“We wanted to look at the role the actual image plays, focusing specifically on how the complexity of an image drives consumer engagement. This is important information for the marketing community, because it can inform decisions about what sort of images to use to continuing building a brand.”

Previous work found there are two aspects of an image that people respond to: feature complexity and design complexity. Essentially, feature complexity refers to fundamental characteristics such as color and brightness. Design complexity refers to the actual things found in an image and how they are arranged.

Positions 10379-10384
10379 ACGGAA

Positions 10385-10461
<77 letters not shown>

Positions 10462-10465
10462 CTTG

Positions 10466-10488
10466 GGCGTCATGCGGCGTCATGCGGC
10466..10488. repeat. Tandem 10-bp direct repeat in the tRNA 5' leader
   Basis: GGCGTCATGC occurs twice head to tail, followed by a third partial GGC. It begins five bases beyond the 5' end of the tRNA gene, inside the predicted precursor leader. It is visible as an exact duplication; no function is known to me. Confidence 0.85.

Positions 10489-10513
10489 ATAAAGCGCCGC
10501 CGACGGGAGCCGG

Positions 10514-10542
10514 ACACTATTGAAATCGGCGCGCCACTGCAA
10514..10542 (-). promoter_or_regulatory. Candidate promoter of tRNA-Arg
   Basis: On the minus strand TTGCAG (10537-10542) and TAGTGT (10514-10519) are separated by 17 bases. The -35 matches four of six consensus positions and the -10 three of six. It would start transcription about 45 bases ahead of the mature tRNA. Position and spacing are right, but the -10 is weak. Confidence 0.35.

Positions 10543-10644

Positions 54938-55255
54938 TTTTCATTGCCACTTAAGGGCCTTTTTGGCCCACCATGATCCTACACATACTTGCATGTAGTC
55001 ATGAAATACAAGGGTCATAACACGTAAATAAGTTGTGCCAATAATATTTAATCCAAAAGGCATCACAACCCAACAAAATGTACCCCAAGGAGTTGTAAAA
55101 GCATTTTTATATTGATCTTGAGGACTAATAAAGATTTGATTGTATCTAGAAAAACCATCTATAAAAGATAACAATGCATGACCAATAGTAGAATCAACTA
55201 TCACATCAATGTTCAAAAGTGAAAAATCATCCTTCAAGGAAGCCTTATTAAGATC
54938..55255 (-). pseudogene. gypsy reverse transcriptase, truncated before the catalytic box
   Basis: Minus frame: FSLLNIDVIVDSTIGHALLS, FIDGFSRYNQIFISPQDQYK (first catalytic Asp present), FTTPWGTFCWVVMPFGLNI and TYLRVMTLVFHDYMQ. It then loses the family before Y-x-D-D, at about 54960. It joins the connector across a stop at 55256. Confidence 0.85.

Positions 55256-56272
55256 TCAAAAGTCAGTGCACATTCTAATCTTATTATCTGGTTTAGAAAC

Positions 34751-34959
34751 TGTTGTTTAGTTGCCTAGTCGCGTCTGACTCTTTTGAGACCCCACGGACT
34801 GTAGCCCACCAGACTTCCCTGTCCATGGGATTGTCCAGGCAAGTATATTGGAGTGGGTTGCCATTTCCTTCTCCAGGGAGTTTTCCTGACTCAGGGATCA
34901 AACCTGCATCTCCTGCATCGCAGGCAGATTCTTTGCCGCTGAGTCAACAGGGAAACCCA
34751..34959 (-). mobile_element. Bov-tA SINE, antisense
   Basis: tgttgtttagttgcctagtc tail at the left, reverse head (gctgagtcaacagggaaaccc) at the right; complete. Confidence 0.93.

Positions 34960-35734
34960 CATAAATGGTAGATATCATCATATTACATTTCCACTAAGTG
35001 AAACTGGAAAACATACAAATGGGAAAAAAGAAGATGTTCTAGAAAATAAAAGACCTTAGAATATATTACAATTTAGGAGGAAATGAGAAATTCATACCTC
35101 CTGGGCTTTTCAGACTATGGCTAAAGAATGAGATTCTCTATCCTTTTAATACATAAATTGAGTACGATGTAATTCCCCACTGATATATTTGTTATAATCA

To begin their analysis of how viewers respond to image complexity, the researchers identified six measures that can be used to assess various aspects of image complexity:

  • Distribution of color in the image;
  • Distribution of luminance in the image;
  • Number of edges within the image;
  • Number of objects in the image;
  • Regularity of objects, which is determined by whether objects share an orientation and the extent to which they overlap; and
  • How symmetrical the arrangement of objects is.

The researchers wrote a computer program to scan images and automatically generate scores for each of the six measures. The researchers also ran a validation experiment to ensure that the image assessment program was consistent with how humans perceive complexity in images.